Difference between using Authenticate(new Authenticate()) vs JsonServiceClient.Send(new Authenticate())

Hi there,
I think I’m not understanding the fundamental concept/idea here. Why is that I’m getting BearerToken back when I authenticate a user using JsonServiceClient(1st snippet below), while I get null when using AuthenticateService.Authenticate(2nd snippet):

var authClient = new JsonServiceClient("http://localhost:11001/");
var jwtToken = authClient.Send(new Authenticate {
    Provider = "credentials",
    UserName = userName,
    Password = password,
    UseTokenCookie = true
var bearerToken = response.BearerToken; // gets BearerToken

using(var authService = ResolveService < AuthenticateService > ()) {
 var response = authService.Authenticate(new Authenticate {
   Provider = CredentialsAuthProvider.Name,
   UserName = userName,
   Password = password,
   RememberMe = true,
   UseTokenCookie = true

 var bearerToken = response.BearerToken; // this is null

Could someone shed some light on this for me. I think I’m missing out really important concept here!
While working with the MVC example, how can I send ss-tok back to the browser from the above code? i.e users are authenticating from the /login page and the login page calls in the authService.Authenticate from within the controller.

The Authenticate() API on AuthenticateService is the code-level API to the AuthenticateService which returns a typed AuthenticateResponse DTO which returns null if they’re already authenticated or a populated AuthenticateResponse DTO if it Authenticated them in the Request.

Calling the AuthenticateService via the Service Client calls the Post(Authenticate) Service-level API which returns the appropriate Service-level response, e.g. for HTML Requests it returns a Redirect Response for Successful requests. This is what you need to call for the JWT Auth Provider Auth Filters to populate the Response.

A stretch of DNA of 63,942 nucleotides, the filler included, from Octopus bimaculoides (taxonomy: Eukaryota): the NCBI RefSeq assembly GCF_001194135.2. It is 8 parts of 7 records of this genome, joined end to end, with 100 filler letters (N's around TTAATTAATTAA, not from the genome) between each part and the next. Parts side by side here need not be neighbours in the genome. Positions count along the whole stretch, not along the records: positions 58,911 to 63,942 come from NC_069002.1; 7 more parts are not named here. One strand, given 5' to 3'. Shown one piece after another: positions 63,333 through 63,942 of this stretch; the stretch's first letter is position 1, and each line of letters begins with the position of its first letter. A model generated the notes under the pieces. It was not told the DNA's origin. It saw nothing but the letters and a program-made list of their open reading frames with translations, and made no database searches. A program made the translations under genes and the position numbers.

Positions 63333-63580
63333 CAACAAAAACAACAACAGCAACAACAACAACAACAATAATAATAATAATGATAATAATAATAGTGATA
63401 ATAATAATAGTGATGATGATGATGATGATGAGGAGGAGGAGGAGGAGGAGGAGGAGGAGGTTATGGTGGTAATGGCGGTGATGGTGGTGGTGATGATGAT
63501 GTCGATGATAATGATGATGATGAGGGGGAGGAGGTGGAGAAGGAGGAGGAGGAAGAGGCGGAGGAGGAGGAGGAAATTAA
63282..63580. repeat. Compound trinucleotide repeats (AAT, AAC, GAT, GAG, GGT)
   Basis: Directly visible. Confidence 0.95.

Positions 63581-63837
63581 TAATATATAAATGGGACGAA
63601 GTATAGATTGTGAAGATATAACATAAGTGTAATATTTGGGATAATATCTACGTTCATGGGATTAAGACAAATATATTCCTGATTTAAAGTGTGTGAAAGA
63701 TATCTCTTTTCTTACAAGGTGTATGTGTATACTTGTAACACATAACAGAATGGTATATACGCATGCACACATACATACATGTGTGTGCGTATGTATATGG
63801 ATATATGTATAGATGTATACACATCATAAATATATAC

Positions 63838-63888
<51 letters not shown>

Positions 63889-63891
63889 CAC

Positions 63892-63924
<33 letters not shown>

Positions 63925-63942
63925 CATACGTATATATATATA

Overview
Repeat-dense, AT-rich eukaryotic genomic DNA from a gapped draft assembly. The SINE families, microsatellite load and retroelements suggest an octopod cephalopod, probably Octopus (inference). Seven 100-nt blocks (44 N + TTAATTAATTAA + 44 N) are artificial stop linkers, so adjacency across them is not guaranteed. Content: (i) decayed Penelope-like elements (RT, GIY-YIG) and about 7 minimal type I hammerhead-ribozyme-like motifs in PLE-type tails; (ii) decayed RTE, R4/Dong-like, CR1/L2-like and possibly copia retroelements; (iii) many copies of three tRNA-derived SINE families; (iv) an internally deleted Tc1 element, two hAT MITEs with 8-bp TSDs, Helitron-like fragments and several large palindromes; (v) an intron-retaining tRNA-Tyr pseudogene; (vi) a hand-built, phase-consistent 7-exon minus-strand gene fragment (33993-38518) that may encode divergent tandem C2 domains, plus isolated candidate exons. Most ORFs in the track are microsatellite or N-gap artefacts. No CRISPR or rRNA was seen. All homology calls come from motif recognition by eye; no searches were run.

So in-order to use JWT, I’d have to use Service-level API? How can I make the ServiceStackController in my MVC application work? i.e when I Post, ServiceStackController.IsAuthenticated is not true. How can I put these two together?

With AuthenticateService.Post(…), I see that result.Response gets populated with BearerToken. Do I set this as a MVC cookie? I’m not really clear on how to proceed.


Can’t you just call the Post(Authenticate) API?

Sorry, I’m not sure if I’m following along :frowning: I’m attaching a screenshot of what I have. This is a sample MVC application(modified Login action).

After the Post, authService.IsAuthenticated is false. Should this be true? When the controller is done, the home page still says not authenticated.

The HttpResult wraps the Response DTO which you can unwrap from the HttpResult with:

var authResponse = response.GetDto() as AuthenticateResponse;

Which is effectively a short-hand for:

var authResponse = ((response as HttpResult)?.Response ?? response) as AuthenticateResponse;

Great. How do I now make my ServiceStackController aware of this authentication now? i.e now that the user is authenticated after a call to Post, ServiceStackController.IsAuthenticated is still false, hence the attributes [Authenticate], [Authorize] etc still doesn’t work.